The National Alternative Fuels Training Consortium, a program of West Virginia University, sponsored the recently conducted 64th annual Ford/AAA Student Auto Skills National Competition.
Automotive students from across the U.S. gathered in Dearborn, Mich., as two-student teams representing all 50 states engaged in a race against the clock – and one another – in an effort to earn the national champion title at Ford World Headquarters.
Winners were selected on June 10, 2013. The duo of Logan Boyle and Cody Collins from Vale High School in Vale, Ore. claimed the crown of America's top auto technicians, registering the day's top score under the guidance of instructor Drew Barnes. Information on the other winning teams can be found at https://autoskills.aaa.com/web/sas/state-winners.
"From connected cars to alternative fuels, automotive technology is advancing at a faster pace than we have ever seen and tomorrow's technicians need to be savvy, innovative and eager," said Marshall L. Doney, AAA senior executive vice president and chief operating officer. "The Ford/AAA Auto Skills competition develops future technicians who will ensure motorists will receive access to quality repair."
Winning teams received nearly $12 million dollars in scholarship prizes, including a scholarship to the first place team to attend the NAFTC Electric Drive Vehicle Automotive Technician Training, and a 1-year NAFTC national associate training center membership. The 40-hour electric drive vehicle automotive technician training course was developed as part of the advanced electric drive vehicle education program, a U.S. Department of Energy initiative designed to educate various groups, including secondary school automotive technicians, about their roles in preparing America for alternative transportation, specifically electric drive vehicles.
The training provides participants with information on fundamentals, system design, diagnostic considerations and special service topics of hybrid electric vehicles (HEVs), battery electric vehicles (BEVs), plug-in hybrid electric vehicles (PHEVs), and fuel cell electric vehicles (FCEVs). The course explains appropriate safety measures in maintaining advanced electric drive vehicles and describes electric propulsion systems including construction; operation; control strategies; service tools; scan tool data; and basic diagnostic fundamentals.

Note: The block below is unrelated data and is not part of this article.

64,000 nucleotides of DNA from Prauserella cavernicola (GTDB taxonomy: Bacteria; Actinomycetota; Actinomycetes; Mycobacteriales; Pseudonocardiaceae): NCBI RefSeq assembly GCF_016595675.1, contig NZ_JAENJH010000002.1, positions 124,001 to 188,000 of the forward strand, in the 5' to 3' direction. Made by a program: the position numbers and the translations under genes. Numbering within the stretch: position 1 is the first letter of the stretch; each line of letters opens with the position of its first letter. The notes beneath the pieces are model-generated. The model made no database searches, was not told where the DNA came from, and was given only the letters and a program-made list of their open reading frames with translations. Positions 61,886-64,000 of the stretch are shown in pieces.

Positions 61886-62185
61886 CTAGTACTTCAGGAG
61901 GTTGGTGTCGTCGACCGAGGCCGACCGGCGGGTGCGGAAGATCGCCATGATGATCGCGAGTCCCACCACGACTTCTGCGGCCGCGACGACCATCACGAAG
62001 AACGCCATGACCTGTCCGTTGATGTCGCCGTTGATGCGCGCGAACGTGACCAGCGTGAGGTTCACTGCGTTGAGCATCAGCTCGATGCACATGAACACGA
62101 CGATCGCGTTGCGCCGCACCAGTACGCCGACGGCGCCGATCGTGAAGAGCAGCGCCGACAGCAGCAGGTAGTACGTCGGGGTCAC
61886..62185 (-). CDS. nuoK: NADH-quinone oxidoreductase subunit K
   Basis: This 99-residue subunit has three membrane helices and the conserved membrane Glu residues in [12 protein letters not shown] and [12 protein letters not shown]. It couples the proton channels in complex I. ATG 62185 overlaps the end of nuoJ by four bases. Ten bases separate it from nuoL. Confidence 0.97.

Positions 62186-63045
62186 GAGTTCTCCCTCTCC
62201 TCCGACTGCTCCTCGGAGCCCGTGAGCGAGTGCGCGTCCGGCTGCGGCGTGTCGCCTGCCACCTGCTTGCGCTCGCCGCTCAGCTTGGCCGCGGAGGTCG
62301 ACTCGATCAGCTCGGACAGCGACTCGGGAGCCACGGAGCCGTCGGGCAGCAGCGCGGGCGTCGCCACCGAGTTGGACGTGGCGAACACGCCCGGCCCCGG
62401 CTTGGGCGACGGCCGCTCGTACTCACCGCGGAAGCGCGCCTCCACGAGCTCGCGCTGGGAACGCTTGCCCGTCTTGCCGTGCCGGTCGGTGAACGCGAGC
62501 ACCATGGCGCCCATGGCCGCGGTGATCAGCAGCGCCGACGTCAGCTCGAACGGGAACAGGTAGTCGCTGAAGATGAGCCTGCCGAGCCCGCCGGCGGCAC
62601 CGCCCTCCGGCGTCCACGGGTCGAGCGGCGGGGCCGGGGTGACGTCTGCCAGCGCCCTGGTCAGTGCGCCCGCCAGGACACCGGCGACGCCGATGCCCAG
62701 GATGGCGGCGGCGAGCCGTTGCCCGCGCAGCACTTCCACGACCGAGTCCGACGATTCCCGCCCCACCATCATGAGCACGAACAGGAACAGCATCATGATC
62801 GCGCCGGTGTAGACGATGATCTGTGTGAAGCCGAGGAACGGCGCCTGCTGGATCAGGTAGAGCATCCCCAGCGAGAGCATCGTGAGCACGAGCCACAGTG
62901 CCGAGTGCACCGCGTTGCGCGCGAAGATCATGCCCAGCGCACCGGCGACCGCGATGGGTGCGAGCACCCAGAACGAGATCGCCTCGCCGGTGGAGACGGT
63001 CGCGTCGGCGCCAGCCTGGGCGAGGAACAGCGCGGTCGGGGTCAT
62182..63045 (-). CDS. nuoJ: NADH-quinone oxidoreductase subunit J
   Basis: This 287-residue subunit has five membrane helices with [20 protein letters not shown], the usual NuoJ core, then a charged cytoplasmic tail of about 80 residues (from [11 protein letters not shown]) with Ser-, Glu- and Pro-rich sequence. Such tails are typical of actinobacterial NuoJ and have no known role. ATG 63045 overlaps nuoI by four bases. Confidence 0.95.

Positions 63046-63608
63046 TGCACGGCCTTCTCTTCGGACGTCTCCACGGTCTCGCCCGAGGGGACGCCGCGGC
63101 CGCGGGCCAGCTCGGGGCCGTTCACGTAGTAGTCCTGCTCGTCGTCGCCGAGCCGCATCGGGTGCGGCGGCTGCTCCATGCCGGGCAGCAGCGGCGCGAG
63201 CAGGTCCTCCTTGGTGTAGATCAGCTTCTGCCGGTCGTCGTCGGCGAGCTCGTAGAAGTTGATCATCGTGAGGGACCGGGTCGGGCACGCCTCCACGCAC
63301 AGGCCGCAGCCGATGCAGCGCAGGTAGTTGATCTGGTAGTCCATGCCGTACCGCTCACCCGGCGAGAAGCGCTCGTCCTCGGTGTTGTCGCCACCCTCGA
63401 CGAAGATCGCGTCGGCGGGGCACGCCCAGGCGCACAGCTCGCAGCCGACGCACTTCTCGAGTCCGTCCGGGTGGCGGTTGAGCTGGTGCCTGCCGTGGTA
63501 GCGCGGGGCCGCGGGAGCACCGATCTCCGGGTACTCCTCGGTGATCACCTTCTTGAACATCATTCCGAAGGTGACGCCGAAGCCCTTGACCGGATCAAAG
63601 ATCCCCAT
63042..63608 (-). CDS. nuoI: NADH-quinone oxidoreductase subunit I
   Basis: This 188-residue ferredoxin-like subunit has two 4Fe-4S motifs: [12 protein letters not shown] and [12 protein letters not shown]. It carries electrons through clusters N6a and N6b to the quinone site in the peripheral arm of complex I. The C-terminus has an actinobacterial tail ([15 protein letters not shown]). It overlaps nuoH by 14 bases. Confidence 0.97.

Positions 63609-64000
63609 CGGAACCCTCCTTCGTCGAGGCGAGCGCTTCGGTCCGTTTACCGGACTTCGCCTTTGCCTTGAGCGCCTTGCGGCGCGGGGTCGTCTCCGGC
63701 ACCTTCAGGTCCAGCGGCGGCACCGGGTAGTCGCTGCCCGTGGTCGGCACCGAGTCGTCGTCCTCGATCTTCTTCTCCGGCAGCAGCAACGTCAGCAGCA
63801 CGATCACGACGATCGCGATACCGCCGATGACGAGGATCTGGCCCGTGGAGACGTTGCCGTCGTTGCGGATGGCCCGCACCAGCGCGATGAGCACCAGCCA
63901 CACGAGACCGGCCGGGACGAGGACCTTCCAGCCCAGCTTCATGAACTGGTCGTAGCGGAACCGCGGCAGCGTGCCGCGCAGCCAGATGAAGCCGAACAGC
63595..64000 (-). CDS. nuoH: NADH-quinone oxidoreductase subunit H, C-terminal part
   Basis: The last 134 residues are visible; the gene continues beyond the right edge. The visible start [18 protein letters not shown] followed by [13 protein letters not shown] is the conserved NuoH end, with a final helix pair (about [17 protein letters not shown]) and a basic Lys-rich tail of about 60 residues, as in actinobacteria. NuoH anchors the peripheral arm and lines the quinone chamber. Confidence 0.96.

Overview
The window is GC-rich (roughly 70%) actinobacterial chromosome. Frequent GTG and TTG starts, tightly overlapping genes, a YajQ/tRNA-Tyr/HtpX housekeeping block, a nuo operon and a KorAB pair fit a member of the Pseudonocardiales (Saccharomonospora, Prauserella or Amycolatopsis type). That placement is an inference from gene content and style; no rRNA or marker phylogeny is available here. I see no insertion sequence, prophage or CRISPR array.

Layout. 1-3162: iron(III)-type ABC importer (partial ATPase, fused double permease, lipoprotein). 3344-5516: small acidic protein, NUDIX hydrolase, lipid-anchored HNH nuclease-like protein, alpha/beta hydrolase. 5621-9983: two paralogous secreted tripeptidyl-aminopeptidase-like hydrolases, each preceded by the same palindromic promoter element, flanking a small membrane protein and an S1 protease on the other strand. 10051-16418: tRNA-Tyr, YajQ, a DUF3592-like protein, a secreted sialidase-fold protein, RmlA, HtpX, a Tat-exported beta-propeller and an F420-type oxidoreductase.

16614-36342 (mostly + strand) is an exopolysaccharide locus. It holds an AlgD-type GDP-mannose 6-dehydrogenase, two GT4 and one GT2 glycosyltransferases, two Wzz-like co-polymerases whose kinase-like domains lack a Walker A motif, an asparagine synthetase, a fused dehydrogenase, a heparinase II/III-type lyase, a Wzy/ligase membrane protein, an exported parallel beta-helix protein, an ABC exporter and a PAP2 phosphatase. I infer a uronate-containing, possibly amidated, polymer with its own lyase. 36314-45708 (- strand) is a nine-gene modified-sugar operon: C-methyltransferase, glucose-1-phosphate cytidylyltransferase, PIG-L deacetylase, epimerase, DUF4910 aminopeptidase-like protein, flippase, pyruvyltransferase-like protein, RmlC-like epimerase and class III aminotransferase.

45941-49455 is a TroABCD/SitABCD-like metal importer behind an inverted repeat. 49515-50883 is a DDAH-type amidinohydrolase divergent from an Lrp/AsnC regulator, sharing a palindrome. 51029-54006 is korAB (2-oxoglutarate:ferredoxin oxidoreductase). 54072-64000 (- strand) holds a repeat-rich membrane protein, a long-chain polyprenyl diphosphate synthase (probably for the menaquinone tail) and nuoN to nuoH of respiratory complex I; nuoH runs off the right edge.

Second and third place winners were also awarded a 1-year NAFTC national associate training center membership, in addition to an assortment of workshop booklets and training manuals, from the NAFTC's library of curricula.
"The NAFTC is proud to support the Ford/AAA Auto Skills Competition," said Bill Davis, NAFTC acting director. "These participants represent the best young automotive technicians in the country. Automotive consumers will rely on their skills and expertise for decades to come. As alternative fuel and advanced technology vehicles continue to increase in popularity, it will become more and more important that technicians like Logan and Cody are prepared to work on them. The NAFTC is proud to offer these new technicians the opportunity to increase their knowledge of alternative fuels."
Auto Skills participants solve "real world" automotive challenges – both digital and mechanical – in a timed competition that required a quick mind and steady hands as top auto students worked with wrenches and computers alike. With automotive sales up across the board, and new and innovative technologies becoming a bigger part of the manufacturing process, the Ford/AAA Student Auto Skills competition is shaping the next generation of auto technicians who will work on these vehicles.
Beginning with a shotgun start, the student competitors (all paired in two-person teams) raced to their vehicles to review a work order that challenged them to diagnose and repair a number of purposefully placed "bugs" ranging from digital to mechanical and electrical. Once the repairs were completed, it was a race to shut the hood, fire up the engine and steer the vehicle across the finish line – where a scrutinizing judging team awaited.
To earn the national title, Vale High School earned a "perfect car" score by flawlessly repairing all the "bugs" without any demerits. Combined with the results of a written examination taken on June 10, their score allowed them to hoist the trophy as national champions.